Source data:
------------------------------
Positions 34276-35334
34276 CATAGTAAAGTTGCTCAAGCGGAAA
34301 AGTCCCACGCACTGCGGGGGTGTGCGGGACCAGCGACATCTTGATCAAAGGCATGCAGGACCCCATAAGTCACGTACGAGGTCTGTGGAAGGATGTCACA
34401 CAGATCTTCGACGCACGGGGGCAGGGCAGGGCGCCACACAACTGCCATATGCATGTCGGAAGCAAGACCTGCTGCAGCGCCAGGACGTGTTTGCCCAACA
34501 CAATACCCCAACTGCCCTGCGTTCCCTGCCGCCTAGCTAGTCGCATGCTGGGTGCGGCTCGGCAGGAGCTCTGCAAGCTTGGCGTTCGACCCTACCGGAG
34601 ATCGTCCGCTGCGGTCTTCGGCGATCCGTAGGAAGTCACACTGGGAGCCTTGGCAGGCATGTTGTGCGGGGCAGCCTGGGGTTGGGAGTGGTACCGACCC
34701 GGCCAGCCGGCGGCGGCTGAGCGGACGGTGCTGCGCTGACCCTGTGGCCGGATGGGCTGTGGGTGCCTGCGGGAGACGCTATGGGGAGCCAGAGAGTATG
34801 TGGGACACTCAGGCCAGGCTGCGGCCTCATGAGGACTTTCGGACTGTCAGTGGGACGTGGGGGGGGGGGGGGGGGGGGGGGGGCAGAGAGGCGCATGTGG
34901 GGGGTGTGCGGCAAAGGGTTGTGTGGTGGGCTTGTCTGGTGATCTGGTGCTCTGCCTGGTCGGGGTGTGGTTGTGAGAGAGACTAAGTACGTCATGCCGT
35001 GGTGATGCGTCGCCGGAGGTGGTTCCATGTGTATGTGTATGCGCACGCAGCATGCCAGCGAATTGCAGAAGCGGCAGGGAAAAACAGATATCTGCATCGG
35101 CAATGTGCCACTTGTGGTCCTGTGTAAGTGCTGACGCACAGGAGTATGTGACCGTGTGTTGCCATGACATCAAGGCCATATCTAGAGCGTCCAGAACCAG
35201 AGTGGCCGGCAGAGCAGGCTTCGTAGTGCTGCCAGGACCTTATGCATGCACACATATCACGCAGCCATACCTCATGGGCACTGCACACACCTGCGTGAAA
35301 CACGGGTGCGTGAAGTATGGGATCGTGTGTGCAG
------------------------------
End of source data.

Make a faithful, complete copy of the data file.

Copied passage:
Positions 34276-35334
34276 CATAGTAAAGTTGCTCAAGCGGAAA
34301 AGTCCCACGCACTGCGGGGGTGTGCGGGACCAGCGACATCTTGATCAAAGGCATGCAGGACCCCATAAGTCACGTACGAGGTCTGTGGAAGGATGTCACA
34401 CAGATCTTCGACGCACGGGGGCAGGGCAGGGCGCCACACAACTGCCATATGCATGTCGGAAGCAAGACCTGCTGCAGCGCCAGGACGTGTTTGCCCAACA
34501 CAATACCCCAACTGCCCTGCGTTCCCTGCCGCCTAGCTAGTCGCATGCTGGGTGCGGCTCGGCAGGAGCTCTGCAAGCTTGGCGTTCGACCCTACCGGAG
34601 ATCGTCCGCTGCGGTCTTCGGCGATCCGTAGGAAGTCACACTGGGAGCCTTGGCAGGCATGTTGTGCGGGGCAGCCTGGGGTTGGGAGTGGTACCGACCC
34701 GGCCAGCCGGCGGCGGCTGAGCGGACGGTGCTGCGCTGACCCTGTGGCCGGATGGGCTGTGGGTGCCTGCGGGAGACGCTATGGGGAGCCAGAGAGTATG
34801 TGGGACACTCAGGCCAGGCTGCGGCCTCATGAGGACTTTCGGACTGTCAGTGGGACGTGGGGGGGGGGGGGGGGGGGGGGGGGCAGAGAGGCGCATGTGG
34901 GGGGTGTGCGGCAAAGGGTTGTGTGGTGGGCTTGTCTGGTGATCTGGTGCTCTGCCTGGTCGGGGTGTGGTTGTGAGAGAGACTAAGTACGTCATGCCGT
35001 GGTGATGCGTCGCCGGAGGTGGTTCCATGTGTATGTGTATGCGCACGCAGCATGCCAGCGAATTGCAGAAGCGGCAGGGAAAAACAGATATCTGCATCGG
35101 CAATGTGCCACTTGTGGTCCTGTGTAAGTGCTGACGCACAGGAGTATGTGACCGTGTGTTGCCATGACATCAAGGCCATATCTAGAGCGTCCAGAACCAG
35201 AGTGGCCGGCAGAGCAGGCTTCGTAGTGCTGCCAGGACCTTATGCATGCACACATATCACGCAGCCATACCTCATGGGCACTGCACACACCTGCGTGAAA
35301 CACGGGTGCGTGAAGTATGGGATCGTGTGTGCAG